WHAT TO WATCH ON TV
Stream On: Your favorite comedian’s favorite comedian

By on March 20, 2021

Norm Macdonald Live featured the titular host fooling around with other A-list comedians—here he interviews David Letterman. (Norm Macdonald)

One of the writers on Roseanne Barr’s eponymous 1988 sitcom was Norm Macdonald, who was also presentable enough to have some guest spots as an actor on The Drew Carey Show and [NewsRadio]. In 1993 he joined the cast of Saturday Night Live and became known as the caustic Weekend News Update Anchor, entering the popular consciousness with a splash, but finally getting fired from SNL for repeatedly going after [O.J. Simpson], a friend of SNL producer Don Ohlmeyer. It was a case of Norm being Norm, who counts among his fans virtually every comedian working today, from Adam Sandler to Jerry Seinfeld to Dave Letterman, actors such as Billy Bob Thornton, and even Mike Tyson, on whose animated comedy The Mike Tyson Mysteries Norm currently acts.

NORM MACDONALD HAS A SHOW [Netflix] 2018 [TVMA] and

NORM MACDONALD LIVE [Vimeo, YouTube etc.] 2013-2017 [NSFW]

In 2013, having gained some years and weight, Norm hosted a video podcast on [YouTube] (which was removed from there save six episodes by Netflix when Norm signed up with them). On SNL, Norm had been [young, handsome and sophisticated]; lately he’s been playing up the rustic Canadian Norm, who refers to himself as an “old chunk of coal.” On Norm Macdonald Live he hosted top comedians and actors, with sidekick Adam Eget, the manager of The Comedy Store in Los Angeles, in a talk format. [Here is a list of the epsodes], all of which can be found [online].

In each 60-minute episode Norm and Adam, who Norm refers to as “Adam Egret,” begin with a semi-scripted neo-vaudevillian exchange, in which one will usually passive-aggressively taunt the other, and then engage the guest (which included Jerry Seinfeld, Larry King, Carl Reiner, Billy Bob Thornton and others) in conversation, which is usually funny and fascinating. Russell Brand exhibits his surprising intellectual humanism on prodding by Norm; Jerry Seinfeld (on whose show [Comedians in Cars Getting Coffee] Norm also appears) and Norm trade jokes and observations; and Billy Bob Thornton describes Sling Blade, his vegan diet, [Kinky Friedman], and how he trained his mynah bird to speak by playing Captain Beefheart records for it.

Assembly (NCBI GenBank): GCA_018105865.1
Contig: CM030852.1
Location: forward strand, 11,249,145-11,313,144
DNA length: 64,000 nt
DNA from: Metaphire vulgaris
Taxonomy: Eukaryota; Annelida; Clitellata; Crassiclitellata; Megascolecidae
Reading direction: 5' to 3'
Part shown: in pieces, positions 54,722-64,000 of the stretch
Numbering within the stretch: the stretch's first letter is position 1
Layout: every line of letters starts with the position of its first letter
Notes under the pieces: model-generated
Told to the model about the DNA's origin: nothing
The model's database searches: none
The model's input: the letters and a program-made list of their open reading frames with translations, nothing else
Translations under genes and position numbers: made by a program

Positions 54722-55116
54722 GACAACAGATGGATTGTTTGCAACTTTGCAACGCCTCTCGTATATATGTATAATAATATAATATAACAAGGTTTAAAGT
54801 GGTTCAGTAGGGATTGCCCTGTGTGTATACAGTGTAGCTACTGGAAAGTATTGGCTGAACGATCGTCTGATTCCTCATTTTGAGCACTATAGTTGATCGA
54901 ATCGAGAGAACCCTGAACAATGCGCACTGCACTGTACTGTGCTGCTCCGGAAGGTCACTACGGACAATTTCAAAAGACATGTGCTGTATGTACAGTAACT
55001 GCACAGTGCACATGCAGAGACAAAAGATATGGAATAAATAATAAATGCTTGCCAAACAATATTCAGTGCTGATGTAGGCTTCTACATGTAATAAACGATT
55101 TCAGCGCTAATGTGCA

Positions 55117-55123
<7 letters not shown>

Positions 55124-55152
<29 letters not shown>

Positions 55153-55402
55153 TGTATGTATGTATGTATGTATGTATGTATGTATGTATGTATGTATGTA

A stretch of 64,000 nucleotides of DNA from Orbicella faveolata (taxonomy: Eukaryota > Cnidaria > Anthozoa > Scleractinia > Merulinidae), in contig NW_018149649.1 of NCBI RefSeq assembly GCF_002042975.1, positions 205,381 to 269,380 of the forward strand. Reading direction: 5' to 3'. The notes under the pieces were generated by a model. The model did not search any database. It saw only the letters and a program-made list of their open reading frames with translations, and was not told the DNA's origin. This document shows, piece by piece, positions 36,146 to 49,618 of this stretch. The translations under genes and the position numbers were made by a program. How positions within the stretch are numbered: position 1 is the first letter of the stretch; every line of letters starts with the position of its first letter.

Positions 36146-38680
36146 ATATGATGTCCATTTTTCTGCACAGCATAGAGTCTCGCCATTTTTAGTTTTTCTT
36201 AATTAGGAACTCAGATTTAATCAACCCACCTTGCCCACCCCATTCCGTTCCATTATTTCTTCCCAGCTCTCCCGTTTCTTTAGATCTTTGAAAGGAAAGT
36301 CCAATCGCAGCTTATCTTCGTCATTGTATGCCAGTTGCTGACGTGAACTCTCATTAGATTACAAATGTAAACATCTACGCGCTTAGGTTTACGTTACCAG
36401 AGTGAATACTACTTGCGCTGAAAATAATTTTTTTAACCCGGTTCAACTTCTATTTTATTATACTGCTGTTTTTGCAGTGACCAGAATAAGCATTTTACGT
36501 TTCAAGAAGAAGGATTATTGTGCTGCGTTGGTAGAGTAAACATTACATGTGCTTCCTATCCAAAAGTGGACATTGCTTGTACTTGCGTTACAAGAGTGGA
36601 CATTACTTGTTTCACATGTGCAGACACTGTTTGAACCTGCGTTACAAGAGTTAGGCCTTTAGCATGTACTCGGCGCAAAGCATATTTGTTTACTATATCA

In the final segment Norm hands out jokes on cards for himself, Adam, and the guest to read, but, Norm being Norm, often great bad ones that prompt the query, “Who wrote these?”

In 2018 the show was picked up by Netflix for ten episodes, which featured guests David Spade, Drew Barrymore, Judge Judy, David Letterman, Jane Fonda, Chevy Chase, M. Night Shyamalan, Michael Keaton, Billy Joe Shaver and Lorne Michaels.


NORM MACDONALD: HITLER’S DOG [Netflix] 2017 [TVMA]

“In this stand-up special, Norm Macdonald delivers sly, deadpan observations from an older—and perhaps even wiser—point of view” (Netflix). An excellent hour-long example of Norm’s recent standup routine.


Norm Henderson is an ex-hockey player who, banned from hockey for life for gambling and tax evasion, must serve five years of community service as a social worker, or go to prison. (IMDb.com)

NORM aka The Norm Show [YouTube] 1999-2001 [TVPG]

Originally airing on Wednesday nights after The Drew Carey Show, Norm’s series was one of the top-rated sitcoms on ABC among adults 18-49 during its first season. Norm’s colleague from Roseanne, Laurie Metcalf, joined, along with Faith Ford (Murphy Brown) and Artie Lange (Mad TV), in a show about “Norm Henderson,” a cynical yet carefree ex-pro hockey player sentenced to five years community service for tax evasion—as a social worker. Guest stars included Vicki Lewis [NewsRadio] and Abe Vigoda [Barney Miller] (including a parody of one of his scenes from The Godfather).

It’s a very funny show; Norm’s character is cheerful and larcenous, and Laurie Metcalf plays his social worker and officemate, who has her hands full with Norm and her own quirks. Co-creators Bruce Helford (Roseanne) and Norm were head writers, so it comes across almost as a commentary on sitcoms, with pat situations taken to outrageous levels, featuring surreal dialogue and a meta subtext, also known as Norm being Norm.

Problems arose when ABC started moving the show around, shedding viewers with each move. I’m thinking the studio execs didn’t “get it,” but the good news is that while Norm doesn’t even seem to be streaming, the whole series has been put onto [YouTube], so it’s easy to check out. It’s a sleeper.

Next time, creepfests Dexter and You.


(Pete Hummers is a participant in the Amazon Services LLC Associates Program, an affiliate advertising program designed to earn fees by linking Amazon.com and affiliate sites. This adds nothing to Amazon’s prices.)

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